Social distancing has changed how we commonly interact with friends and neighbors

The following article, by Liv Osby, was published online by the Greenville News on Monday, March 23, 2020 and appeared on page 2A of the Greenville News on Tuesday, March 24, 2020.

Social distancing.

Two words that have changed lives as we try to prevent the spread of the novel coronavirus.

No large gatherings, we’re told. Keep your distance from others because being close is the way the virus is spread.

But that can be hard to do, said John A. McArthur, an associate professor of communication studies at Furman University who researches the issue.

“Social distancing is a technique we can use to push ourselves away from people… (to be) out of arm’s reach from other people,” McArthur told The Greenville News.

“But that feels so abnormal. We’re so used to showing that we care for people by moving closer to them. But the way we show care with social distancing is by not moving closer to them.”


Research has described four personal-space levels that people use under normal circumstances, McArthur said:

Intimate distance: less than an inch to 18 inches
Personal distance: 1.5 to 4 feet
Social distance: 4 to 12 feet
Public distance: from 12 to 25 feet

The average social distance is 6 to 7 feet, McArthur said, and recent guidance from health professionals is that we should keep 6 feet apart from each other.

But because keeping people at social distance is what we typically do for people we don’t know or who might be frightening, and because inviting people into our personal space is what we do for friends and neighbors, social distancing feels like we’re not being friendly — even though it has important public health implications, McArthur said.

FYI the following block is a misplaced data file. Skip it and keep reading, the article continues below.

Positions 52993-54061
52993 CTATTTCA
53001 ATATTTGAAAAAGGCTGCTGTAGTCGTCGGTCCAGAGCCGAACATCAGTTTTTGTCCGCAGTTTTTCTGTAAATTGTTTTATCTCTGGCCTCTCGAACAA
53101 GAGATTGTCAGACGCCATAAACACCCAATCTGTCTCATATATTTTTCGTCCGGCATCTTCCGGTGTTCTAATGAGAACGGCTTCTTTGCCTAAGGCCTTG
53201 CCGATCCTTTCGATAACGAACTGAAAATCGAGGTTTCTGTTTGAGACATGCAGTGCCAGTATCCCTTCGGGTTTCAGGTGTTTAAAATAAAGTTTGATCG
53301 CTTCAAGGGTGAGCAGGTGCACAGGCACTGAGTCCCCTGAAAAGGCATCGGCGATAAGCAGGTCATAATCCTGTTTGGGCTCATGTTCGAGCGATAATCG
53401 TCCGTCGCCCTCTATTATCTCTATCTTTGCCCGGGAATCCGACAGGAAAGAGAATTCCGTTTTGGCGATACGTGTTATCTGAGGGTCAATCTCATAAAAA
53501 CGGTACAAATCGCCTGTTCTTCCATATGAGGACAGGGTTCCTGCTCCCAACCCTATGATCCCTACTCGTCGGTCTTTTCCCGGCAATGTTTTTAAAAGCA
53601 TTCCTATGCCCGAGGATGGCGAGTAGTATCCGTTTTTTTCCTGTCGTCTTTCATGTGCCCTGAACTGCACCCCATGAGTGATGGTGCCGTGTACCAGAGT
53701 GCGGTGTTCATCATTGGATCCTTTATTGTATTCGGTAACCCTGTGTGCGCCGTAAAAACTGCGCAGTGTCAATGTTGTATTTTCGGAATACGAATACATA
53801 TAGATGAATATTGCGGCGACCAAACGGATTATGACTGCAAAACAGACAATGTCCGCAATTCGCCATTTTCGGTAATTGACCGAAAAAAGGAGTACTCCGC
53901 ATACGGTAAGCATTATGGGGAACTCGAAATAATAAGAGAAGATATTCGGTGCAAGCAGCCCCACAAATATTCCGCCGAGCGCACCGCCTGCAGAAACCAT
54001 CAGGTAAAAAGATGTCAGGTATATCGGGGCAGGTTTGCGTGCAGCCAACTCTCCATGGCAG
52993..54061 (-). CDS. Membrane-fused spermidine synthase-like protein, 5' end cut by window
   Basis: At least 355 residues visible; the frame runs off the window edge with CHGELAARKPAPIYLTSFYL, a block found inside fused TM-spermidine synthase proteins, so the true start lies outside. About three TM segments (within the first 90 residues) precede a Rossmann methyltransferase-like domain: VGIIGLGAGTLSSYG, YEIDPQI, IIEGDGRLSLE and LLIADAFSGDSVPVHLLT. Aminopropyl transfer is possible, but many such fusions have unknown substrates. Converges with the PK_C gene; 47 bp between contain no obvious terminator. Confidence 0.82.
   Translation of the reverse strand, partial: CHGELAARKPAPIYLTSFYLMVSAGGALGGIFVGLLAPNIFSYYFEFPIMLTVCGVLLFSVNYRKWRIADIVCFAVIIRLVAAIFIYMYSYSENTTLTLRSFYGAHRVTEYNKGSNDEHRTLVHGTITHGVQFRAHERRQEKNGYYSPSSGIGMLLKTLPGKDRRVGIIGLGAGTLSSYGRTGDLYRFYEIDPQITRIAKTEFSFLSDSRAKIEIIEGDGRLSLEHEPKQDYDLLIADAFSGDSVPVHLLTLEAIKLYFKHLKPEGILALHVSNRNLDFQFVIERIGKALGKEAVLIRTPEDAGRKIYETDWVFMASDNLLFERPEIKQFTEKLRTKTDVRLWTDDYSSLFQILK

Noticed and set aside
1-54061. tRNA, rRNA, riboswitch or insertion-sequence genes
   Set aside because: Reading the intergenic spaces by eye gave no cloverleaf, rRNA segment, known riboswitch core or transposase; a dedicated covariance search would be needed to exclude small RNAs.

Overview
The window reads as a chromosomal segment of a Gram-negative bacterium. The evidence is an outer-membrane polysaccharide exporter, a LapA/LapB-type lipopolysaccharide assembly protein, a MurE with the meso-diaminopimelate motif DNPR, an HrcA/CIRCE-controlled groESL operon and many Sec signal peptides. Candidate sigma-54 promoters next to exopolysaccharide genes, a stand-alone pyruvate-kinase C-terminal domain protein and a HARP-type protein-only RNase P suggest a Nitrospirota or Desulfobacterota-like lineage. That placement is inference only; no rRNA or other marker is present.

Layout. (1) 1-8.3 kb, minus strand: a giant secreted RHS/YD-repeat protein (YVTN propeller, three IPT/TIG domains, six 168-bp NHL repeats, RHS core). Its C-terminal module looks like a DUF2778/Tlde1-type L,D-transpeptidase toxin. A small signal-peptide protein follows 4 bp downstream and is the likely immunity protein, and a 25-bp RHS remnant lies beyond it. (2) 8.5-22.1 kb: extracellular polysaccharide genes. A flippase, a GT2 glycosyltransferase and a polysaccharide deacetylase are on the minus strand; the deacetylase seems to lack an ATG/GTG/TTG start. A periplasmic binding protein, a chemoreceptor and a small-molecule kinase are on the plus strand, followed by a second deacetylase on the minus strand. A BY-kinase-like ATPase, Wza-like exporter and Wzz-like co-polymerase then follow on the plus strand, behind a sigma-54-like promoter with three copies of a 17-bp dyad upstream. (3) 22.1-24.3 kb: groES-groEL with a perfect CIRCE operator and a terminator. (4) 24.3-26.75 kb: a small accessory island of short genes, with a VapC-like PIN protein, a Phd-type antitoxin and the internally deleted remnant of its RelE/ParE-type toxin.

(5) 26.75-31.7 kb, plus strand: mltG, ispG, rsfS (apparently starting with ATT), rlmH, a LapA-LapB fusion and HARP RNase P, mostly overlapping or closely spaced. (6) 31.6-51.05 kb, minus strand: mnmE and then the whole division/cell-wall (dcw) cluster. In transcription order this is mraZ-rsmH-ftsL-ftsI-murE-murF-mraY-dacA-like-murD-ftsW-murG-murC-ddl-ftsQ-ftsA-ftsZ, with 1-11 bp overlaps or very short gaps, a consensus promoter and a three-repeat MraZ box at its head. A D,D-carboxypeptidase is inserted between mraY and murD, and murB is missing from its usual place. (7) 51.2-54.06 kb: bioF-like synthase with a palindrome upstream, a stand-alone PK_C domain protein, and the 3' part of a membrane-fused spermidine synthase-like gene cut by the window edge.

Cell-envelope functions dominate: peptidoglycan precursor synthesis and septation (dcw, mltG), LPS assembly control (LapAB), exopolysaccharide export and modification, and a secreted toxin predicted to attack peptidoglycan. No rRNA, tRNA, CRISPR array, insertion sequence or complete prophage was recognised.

And because it’s different from our normal way of life, it feeds our feelings that we shouldn’t interact, and feeds our isolation too.

Social distancing includes keeping adequate space between you and others, at work and elsewhere. It’s meant to protect not only you, but the greater public as well, by eliminating transmission routes of the virus.

But social distancing is not necessarily about not interacting, McArthur said. It’s about interacting at a safe distance for public health, which is the responsible thing to do.

“The key for social distancing is that we don’t do it because we’re concerned about ourselves,” he said, “but because we’re concerned about spreading the virus to other people.”

The problem is that we can’t measure what would happen if we didn’t do social distancing, he said. And as a result, it can be tough to convince people of the necessity of doing it.

“But we all have to adapt temporarily,” he said.

McArthur also said it’s important for parents to school their children who love to hug and play about social distancing because they know less about personal boundaries.

“It’s important for parents to lead the charge,” he said. “It means things like we don’t have play dates at people’s houses. But you can walk and talk on (opposite) sides of the road.”

Liv Osby is the health writer at The Greenville News. She can be reached at, 864-298-4422 or @livgnews.

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